News Feature | October 31, 2014

Biomet Settles Kickback Lawsuit, Agrees To Pay $6 Million

By Chuck Seegert, Ph.D.

Judge With Gavel

In an agreement that admits no liability, orthopedic giant Biomet agreed to a $6 million settlement with the U.S. Department of Justice (DOJ). Allegations of the lawsuit included the bribing of physician’s office employees to increase sales.

When the Affordable Care Act was signed into law, the Open Payments Program (OPP) was created to give transparency to the financial relationships between healthcare providers and industry. The concern was that caregivers who are financially associated with companies are more likely to use treatments and services from those companies. These kinds of relationships can effect treatment decisions and have the potential to detrimentally affect patient care.

The suit brought by the DOJ against Biomet Inc. and its subsidiary EBI LLC, which does business as Biomet Spine and Bone Healing Technologies, alleged such a relationship. EBI LLC sells bone growth stimulators, bioactive compounds used to non-surgically repair certain bone fractures, according to a recent article from The Journal Gazette (Fort Wayne, Ind.).

The claims focused on a period from 2001 to 2008, when the company allegedly bribed physician office staffers, thus convincing them to use the products, according to the article. The transactions came to light when a former EBI product manager filed a federal whistleblower case against the company.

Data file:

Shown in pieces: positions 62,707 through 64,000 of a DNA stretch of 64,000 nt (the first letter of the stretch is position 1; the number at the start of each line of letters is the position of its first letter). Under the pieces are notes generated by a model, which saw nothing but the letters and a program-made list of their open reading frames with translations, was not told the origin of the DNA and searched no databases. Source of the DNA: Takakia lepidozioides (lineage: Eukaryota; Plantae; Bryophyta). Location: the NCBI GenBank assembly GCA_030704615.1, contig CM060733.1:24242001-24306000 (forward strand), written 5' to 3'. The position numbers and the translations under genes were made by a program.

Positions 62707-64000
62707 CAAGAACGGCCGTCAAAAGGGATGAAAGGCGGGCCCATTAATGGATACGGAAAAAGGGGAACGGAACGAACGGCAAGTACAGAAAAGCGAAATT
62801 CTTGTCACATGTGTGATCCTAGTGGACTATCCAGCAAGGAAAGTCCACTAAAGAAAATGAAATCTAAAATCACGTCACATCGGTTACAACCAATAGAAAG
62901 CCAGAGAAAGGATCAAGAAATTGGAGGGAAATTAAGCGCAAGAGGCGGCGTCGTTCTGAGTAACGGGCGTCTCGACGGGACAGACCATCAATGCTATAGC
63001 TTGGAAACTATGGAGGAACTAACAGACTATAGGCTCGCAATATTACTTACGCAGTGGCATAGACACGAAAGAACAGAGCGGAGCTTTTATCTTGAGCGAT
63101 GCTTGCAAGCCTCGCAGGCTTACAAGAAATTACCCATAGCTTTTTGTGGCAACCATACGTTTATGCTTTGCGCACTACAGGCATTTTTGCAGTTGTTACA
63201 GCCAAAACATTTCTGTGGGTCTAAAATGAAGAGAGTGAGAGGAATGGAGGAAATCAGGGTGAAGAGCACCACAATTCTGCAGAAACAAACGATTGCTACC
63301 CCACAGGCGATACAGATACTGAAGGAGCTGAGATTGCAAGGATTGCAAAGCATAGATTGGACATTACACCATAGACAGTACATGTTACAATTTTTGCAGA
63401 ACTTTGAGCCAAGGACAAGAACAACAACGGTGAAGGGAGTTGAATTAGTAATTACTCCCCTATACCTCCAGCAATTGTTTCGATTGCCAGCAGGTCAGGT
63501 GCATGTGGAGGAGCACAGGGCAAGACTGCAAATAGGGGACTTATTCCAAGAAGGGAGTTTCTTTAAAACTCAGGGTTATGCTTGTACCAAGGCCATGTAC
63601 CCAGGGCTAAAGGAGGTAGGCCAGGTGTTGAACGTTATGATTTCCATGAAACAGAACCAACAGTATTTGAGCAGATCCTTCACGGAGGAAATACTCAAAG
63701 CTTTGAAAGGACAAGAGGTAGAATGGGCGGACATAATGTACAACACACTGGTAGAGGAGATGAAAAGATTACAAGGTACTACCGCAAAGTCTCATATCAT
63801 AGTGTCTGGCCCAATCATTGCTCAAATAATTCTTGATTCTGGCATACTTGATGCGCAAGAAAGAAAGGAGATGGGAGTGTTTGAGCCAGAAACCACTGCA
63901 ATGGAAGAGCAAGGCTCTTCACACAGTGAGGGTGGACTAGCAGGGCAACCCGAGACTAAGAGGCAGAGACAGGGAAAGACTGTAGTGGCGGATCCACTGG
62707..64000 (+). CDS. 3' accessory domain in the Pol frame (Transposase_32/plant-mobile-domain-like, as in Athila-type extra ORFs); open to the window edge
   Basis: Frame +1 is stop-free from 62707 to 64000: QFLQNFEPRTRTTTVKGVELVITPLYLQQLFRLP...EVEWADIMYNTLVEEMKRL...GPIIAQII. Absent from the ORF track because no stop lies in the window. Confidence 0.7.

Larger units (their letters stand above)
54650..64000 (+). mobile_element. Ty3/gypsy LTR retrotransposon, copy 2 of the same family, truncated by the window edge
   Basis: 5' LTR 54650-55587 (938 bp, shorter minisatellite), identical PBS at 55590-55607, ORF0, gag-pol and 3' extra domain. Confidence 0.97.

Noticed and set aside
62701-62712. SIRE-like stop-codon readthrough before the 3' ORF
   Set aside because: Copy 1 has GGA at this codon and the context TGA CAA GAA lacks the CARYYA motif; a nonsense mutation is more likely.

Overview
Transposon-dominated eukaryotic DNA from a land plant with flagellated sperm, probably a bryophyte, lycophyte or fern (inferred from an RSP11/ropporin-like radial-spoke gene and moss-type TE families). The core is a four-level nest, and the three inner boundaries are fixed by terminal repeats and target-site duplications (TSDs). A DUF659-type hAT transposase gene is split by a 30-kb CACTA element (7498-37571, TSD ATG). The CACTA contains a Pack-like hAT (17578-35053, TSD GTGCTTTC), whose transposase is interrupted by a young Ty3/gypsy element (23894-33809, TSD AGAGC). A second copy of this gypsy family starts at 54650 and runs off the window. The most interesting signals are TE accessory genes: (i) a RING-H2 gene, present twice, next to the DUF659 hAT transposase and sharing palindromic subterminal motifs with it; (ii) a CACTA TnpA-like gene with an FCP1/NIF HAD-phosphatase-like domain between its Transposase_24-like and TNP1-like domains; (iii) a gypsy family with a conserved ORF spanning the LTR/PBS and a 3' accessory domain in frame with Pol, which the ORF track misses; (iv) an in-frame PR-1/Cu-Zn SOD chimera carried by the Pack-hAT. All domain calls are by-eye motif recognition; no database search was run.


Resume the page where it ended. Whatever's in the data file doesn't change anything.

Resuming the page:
“Medical device companies must not use improper financial incentives to influence the decision to use their products,” said August Flentje, acting deputy assistant attorney general for the Justice Department's Civil Division, in a statement cited in the article.

While one of the main aims of curbing bribery is to prevent poor decisions related to patient care, another is the prevention of healthcare fraud.

“This settlement demonstrates our resolve in ensuring that patients receive, and the government pays for, health care that is based on sound medical judgment, not compromised by kickbacks,” said Carmen Ortiz, U.S. attorney of the district of Massachusetts, in a statement cited in the article.

In addition to increased transparency and scrutiny related to sales practices, The DOJ has begun to more closely examine cGMPs in an effort to ensure high-quality products are delivered by health care manufacturers.